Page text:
Can brisk walking ward off dementia?
According to a novel research, people who stride out regularly for brisk walks can ward off the dementia, a degenerative condition which is characterized by gradual impairment in cognitive function.
The study found 20 minutes of brisk walk every day not only enhances memory but also improve brain function in senior citizens.
Lead researcher Dr Carson Smith at Maryland University said, “No study has shown a drug can do what we showed is possible with exercise.”
Link between walking and dementia assessed
In a bid to investigate the co-relation between walking and dementia in senior citizens, the researchers conducted a study.
They recruited people aged 60 to 88 and assigned them to a moderate exercise regimen. Half the subjects exhibited signs of mild cognitive impairment, a warning sign of impending dementia.
As a part of the study, the participants were asked to walk on a treadmill under the guidance of a personal trainer for a period of 12 weeks.
Outcome of the study
The subjects underwent scans and memory tests at the onset and close of the program. It was noted that cardiovascular fitness improved by about 10 per cent in respondents irrespective of mental impairment.
The scans revealed that moderate workouts perk up brain function. Mental health of all the volunteers in the regimen was sharper. Physical activity improved their memory performance and helped them scored better in memory retrieval tasks.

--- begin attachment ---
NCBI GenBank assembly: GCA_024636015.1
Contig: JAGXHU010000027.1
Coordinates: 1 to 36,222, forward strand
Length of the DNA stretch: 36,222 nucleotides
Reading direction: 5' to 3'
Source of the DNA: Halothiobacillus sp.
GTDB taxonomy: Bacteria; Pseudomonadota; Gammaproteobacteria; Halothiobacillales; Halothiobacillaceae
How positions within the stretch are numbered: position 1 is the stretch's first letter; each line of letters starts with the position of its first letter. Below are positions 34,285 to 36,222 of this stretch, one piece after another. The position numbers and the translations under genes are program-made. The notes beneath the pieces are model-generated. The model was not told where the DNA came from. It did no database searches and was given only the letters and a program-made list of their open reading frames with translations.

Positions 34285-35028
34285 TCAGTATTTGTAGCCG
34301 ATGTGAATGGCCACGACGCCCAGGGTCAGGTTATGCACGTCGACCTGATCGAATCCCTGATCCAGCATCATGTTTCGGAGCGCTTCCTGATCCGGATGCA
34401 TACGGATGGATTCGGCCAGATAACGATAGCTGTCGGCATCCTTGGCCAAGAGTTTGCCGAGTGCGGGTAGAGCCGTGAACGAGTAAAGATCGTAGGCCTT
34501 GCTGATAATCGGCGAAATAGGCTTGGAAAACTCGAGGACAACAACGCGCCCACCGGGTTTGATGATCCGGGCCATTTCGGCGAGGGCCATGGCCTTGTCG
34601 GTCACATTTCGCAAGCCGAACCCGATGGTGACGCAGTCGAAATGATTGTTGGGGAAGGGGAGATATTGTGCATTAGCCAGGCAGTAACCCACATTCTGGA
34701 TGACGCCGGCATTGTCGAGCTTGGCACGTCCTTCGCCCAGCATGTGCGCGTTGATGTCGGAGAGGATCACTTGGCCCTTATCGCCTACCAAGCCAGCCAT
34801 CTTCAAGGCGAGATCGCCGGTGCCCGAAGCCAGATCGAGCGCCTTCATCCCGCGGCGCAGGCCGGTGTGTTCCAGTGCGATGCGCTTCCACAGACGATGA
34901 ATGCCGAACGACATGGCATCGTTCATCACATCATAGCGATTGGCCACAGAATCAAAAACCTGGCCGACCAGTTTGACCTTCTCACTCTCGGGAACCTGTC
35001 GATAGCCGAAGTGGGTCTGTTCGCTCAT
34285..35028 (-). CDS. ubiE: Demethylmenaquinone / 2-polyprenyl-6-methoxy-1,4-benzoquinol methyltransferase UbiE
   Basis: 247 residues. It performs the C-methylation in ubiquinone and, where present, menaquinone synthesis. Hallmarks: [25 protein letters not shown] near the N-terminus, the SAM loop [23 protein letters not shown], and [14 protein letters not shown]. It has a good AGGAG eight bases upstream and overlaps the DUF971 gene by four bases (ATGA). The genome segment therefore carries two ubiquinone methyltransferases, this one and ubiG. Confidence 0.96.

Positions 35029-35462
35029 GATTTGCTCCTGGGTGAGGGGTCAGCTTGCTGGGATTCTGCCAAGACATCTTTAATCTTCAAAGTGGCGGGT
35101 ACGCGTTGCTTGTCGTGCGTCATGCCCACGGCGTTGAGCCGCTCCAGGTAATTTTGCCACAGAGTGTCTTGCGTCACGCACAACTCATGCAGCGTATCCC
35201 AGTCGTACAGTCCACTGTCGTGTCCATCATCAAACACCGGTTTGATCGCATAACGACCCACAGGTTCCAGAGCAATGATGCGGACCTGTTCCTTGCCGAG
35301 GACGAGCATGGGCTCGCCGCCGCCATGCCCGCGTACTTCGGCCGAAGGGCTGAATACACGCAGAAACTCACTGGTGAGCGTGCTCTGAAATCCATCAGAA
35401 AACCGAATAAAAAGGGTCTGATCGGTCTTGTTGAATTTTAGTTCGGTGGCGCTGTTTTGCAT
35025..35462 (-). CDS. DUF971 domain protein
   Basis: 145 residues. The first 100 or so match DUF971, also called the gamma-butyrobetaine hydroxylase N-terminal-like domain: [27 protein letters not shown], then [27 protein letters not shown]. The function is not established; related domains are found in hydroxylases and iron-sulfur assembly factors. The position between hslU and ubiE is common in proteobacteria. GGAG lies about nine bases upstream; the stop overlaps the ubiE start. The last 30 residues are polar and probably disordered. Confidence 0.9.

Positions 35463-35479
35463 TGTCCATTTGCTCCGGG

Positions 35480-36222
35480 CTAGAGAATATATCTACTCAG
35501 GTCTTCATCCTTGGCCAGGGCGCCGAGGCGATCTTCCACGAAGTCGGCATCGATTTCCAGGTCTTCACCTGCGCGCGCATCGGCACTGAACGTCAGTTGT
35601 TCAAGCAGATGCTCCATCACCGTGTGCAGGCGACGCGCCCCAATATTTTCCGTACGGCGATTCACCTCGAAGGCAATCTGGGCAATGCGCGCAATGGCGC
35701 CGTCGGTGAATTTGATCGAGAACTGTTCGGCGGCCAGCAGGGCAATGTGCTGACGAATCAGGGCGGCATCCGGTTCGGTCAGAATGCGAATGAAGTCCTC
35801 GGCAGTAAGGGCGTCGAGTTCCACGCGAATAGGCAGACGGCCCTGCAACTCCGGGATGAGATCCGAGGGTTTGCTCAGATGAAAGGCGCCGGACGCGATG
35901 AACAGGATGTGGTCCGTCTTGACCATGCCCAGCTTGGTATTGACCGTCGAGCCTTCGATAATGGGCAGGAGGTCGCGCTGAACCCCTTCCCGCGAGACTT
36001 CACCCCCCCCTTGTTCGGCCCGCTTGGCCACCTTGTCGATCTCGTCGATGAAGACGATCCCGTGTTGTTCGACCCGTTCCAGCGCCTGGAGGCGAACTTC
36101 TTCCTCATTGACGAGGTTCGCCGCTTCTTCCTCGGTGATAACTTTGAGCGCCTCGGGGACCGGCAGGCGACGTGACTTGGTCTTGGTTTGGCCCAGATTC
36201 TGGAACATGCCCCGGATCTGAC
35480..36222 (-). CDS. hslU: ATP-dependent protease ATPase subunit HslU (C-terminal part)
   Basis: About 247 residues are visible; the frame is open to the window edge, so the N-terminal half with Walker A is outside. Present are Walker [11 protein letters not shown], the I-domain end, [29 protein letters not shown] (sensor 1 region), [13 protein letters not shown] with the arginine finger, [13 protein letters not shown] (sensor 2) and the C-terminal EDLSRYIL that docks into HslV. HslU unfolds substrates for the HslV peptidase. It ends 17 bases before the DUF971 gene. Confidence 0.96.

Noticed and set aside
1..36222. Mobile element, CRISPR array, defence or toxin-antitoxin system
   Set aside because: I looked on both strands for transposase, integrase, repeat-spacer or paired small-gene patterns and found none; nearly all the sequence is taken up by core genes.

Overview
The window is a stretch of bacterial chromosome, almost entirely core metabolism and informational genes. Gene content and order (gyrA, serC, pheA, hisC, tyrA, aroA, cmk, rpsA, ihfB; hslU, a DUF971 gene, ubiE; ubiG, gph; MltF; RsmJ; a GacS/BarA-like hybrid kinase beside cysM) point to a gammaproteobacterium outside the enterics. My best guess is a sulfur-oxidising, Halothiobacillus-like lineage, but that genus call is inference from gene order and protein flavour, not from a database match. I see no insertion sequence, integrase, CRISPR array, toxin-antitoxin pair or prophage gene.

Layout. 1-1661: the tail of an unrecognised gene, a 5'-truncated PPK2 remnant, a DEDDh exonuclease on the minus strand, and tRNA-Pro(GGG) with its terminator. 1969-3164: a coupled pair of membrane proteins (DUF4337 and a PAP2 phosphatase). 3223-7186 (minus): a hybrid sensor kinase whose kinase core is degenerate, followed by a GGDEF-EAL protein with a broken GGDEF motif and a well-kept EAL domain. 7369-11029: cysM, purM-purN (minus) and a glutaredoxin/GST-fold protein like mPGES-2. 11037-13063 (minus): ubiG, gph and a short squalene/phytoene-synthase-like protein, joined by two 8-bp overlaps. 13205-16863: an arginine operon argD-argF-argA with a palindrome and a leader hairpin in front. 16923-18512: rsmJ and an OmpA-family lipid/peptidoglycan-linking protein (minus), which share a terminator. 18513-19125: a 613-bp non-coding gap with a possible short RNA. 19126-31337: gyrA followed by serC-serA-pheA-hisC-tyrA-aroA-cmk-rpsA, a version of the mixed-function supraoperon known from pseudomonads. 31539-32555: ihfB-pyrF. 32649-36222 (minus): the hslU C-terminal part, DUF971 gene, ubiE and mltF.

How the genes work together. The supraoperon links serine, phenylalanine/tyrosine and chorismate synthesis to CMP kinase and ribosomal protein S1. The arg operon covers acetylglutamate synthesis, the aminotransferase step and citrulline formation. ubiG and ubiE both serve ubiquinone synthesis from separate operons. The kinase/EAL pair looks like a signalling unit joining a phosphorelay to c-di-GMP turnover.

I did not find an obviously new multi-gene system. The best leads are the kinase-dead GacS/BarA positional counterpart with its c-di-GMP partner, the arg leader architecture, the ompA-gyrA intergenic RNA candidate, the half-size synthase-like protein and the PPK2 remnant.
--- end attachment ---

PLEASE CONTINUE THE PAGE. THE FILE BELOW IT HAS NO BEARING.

Dr Laura Phipps, of Alzheimer’s Research UK stated, “This small study provides a possible clue about one way in which exercise may benefit the brain. Although this research does not show that exercise can prevent dementia, further investigation to confirm these results and assess the long-term effects on the brain would be worthwhile. Dementia is the greatest medical challenge we face today and we urgently need to find ways to prevent the condition.”
The results are published in the Journal of Alzheimer’s Disease.
Dementia is a chronic and progressive age-related disease characterized by irreversible cognitive decline and functional impairment. The mental disorder can be caused by diseases such as Alzheimer’s and Parkinson’s, as well as stroke and infections to the brain.
Though it is believed that genetics play a role in dementia, recent studies reveal that lifestyle factors might also influence the severity of the problems.The disease currently affects over 24 million people worldwide. Alzheimer’s is the third-largest killer in the United States after heart disease and cancer.